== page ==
Episode 3: Harvest under various weather conditions
Totally opposite to the 2nd day, the 3rd day challenged me with rapidly changed weather conditions. It rained throughout the morning, making the temperature so low. And then sun shined strongly before lunch time, and back to rain, windy several times until late afternoon. Extreme weather made us get wet and cold and hot and cold. Our clothes and hands were totally wet and dirty all the time even with rain coats and rubber gloves. That resulted in the flu and cold among some team members at the end of the day. So, don’t forget to get prepared and bring some medicines along.
Episode 4: Foster productivity
As said, my team is ‘warrior team’ and we were required to cut as quickly as possible to reach high target. The 4th day challenge was the surprise increase in quota both in number of vine-rows and their length which stretched further than I could see lushly verdant and laden with grapes. The feeling of never getting to the end of the vine-row was so demotivated and frustrated. Fortunately, my team was so good and supportive. We encouraged each other, sometimes sang along to motivate the whole team and helped the others when finishing our own line. The strength of team work and the motivation of getting back to the common house to have more time to relax helped us finish that high target on time.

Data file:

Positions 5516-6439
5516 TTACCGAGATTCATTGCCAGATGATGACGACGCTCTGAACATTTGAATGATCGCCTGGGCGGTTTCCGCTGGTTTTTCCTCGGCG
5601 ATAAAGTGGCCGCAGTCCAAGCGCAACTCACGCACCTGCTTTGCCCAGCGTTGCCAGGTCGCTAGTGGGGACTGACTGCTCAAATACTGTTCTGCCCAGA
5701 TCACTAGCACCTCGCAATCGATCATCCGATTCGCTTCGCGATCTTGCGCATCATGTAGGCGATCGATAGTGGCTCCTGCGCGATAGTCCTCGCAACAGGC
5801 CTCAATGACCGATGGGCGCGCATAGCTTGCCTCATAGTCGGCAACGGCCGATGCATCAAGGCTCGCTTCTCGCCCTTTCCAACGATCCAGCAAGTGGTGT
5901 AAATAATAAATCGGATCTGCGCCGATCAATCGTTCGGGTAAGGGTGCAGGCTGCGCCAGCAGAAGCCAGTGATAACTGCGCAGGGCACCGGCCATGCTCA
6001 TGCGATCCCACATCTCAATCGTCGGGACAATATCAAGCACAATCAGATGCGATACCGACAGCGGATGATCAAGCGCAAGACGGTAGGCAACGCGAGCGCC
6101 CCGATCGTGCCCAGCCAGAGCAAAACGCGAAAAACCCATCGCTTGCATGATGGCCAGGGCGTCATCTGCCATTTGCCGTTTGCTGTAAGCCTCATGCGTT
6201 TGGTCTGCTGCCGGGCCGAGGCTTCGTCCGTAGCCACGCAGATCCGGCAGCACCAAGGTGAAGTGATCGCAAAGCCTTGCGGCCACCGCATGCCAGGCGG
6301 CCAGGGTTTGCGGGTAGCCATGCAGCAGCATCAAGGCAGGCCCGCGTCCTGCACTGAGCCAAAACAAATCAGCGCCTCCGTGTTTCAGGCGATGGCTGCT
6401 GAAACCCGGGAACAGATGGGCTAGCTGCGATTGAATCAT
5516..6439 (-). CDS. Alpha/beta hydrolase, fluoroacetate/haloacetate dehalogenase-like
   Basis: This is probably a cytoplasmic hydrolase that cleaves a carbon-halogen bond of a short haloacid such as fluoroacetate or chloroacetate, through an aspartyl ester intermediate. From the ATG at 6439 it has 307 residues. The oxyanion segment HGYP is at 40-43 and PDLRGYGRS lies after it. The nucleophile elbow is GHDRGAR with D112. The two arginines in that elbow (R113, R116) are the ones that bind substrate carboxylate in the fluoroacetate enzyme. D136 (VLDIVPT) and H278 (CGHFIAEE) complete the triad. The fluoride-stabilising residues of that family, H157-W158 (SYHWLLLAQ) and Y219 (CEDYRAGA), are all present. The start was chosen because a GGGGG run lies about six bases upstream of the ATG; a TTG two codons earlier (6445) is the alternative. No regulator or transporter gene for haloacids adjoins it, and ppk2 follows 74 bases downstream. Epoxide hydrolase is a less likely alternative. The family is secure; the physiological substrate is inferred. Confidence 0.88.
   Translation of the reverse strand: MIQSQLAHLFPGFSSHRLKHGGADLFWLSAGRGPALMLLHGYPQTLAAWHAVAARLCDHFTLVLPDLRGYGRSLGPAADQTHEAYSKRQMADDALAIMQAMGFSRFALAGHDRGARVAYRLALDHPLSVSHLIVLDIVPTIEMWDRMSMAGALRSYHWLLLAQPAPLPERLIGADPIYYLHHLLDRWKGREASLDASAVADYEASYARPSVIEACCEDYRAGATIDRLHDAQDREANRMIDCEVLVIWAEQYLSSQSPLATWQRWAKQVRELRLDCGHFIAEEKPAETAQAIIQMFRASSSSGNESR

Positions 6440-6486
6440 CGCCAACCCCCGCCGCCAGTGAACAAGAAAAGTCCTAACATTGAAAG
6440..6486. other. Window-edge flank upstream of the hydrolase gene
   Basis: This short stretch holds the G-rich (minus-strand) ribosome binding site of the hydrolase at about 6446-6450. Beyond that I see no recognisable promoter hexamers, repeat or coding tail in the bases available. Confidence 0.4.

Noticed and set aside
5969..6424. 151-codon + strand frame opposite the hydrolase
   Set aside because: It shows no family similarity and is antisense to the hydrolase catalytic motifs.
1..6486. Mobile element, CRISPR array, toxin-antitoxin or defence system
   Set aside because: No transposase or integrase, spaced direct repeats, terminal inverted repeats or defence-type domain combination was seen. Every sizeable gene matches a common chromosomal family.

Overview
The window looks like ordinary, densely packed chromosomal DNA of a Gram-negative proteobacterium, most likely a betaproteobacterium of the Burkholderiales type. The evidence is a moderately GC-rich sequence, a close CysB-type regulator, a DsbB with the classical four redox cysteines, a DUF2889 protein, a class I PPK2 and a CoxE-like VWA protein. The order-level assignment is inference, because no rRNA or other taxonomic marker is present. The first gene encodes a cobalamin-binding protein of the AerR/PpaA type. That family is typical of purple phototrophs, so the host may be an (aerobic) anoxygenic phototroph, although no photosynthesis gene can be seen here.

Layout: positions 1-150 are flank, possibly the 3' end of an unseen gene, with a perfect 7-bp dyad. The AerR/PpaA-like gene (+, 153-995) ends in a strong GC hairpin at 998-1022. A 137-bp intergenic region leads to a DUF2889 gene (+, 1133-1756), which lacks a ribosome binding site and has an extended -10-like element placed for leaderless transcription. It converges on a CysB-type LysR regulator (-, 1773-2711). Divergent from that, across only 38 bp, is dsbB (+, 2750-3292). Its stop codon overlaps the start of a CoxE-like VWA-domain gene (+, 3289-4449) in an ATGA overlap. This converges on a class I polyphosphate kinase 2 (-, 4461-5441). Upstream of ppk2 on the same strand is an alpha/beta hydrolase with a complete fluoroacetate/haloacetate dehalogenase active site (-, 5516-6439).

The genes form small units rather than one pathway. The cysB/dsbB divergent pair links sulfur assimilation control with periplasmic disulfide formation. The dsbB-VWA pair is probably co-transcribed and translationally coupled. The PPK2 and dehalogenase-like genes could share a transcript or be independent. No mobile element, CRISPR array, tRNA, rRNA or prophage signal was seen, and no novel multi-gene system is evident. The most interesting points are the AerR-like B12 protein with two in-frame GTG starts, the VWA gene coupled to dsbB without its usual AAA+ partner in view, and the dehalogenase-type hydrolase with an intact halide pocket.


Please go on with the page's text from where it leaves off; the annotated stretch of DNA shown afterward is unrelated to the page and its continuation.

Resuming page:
Me & two other members
Episode 5: Pick grapes while climbing up vineyard hills